20) non-standard or bent fan shroud.  Sometimes people print some fan shroud off of thingiverse or youmagine out of PLA or ABS.  Some of these are great but most of them are crap.  One needs to do good air flow modeling.  Also if it's PLA it will slump and direct air differently.  Air directed at the block or nozzle can cause severe underextrusion and also sometimes HEATER ERROR.  Put the original shroud back on or just turn off the fan to prove that the fan is the problem.

21) Firmware settings - for example UM2+ firmware on UM2 or vice versa will cause 2X over extrusion or 2X underextrusion.  Downgrading or changing firmware can mess up steps/mm and other settings - so if you updated firmware and then problems started then do a "reset to factory settigns" which corrects all the steps/mm values.

22) too many retractions (this causes complete failure) - if you have too many retractions on the same piece of filament you can grind it to dust.  10 is usually safe.  20 is in the danger zone.  50 should guarantee failure.  You can tell cura to limit retractions to 10 per a given spot of filament.  Do this by setting "maximum retration count" to 10 and "minimum extrusion distance" to your retraction distance (4.5mm for UM2 and 6.5 for UM3 and 8mm for S5).

23) Brittle filament.  Espciallty with older PLA but even brand new pla can do this.  If you unspool some (for example if it's in the bowden) for many hours (e.g. 10 hours) it can get extremely brittle and it can snap off into multiple pieces in the bowden.  It's not obvious if you don't look for this.  Then it starts printing just fine and at some point one of those pieces reaches the print head and gets hung up somewhere and the printer suddenly stops extruding for now apparent reason.  This usually happens within the first meter of filament - once you get to printing the filament that was recently on the spool it should be fine from then on.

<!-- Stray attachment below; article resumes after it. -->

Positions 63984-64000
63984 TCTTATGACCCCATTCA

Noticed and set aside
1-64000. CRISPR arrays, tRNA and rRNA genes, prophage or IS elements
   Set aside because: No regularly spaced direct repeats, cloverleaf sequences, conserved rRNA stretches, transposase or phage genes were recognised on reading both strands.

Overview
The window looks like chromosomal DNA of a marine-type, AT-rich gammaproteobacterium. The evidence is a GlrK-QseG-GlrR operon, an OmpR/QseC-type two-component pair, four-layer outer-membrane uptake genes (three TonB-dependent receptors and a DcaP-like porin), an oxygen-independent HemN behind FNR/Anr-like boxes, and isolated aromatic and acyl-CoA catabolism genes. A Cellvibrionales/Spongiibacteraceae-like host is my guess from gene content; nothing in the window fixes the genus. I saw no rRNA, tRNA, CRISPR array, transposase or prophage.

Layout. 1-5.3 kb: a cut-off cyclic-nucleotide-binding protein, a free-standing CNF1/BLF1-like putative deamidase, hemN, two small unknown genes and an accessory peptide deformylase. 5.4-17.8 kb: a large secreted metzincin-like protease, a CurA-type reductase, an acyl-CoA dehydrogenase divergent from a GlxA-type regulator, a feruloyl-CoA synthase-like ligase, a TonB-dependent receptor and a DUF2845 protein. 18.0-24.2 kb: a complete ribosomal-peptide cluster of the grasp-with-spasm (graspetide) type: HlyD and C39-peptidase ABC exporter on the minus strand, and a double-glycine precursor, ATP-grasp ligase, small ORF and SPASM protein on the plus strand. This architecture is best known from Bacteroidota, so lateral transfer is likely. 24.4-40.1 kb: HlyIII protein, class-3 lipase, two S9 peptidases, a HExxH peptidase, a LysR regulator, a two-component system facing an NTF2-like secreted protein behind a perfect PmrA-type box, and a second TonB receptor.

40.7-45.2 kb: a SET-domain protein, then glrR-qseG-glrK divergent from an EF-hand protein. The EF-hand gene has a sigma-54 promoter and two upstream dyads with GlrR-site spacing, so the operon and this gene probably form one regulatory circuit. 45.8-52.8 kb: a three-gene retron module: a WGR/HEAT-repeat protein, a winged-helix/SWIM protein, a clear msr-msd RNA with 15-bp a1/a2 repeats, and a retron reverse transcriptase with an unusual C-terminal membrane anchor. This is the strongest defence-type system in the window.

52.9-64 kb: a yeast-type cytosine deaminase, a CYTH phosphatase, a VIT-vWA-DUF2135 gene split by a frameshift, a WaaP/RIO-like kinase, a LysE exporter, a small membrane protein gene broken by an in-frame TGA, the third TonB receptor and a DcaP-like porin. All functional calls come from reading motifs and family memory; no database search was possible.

24) The "plus" feeder can have an issue where the filament doesn't sit properly for one print and it permanently damages the arm inside the feeder as shown by this photo - the hole is ground down asymetrically: http://gr5.org/plus_feeder_issue.jpg

25) Other feeder issues.  You can test the feeder by putting the filament only part way down the bowden and with the feeder electrically turned on (or moving) pull very hard on the filament until it slips.  You should be able to pull with about 5kg or 10 pounds of force before it slips.  4kg is acceptable.  2kg is a problem.  If the stepper motor isn't engaged you can try going into the move menu.  After a minute or so power is removed again from the feeder stepper.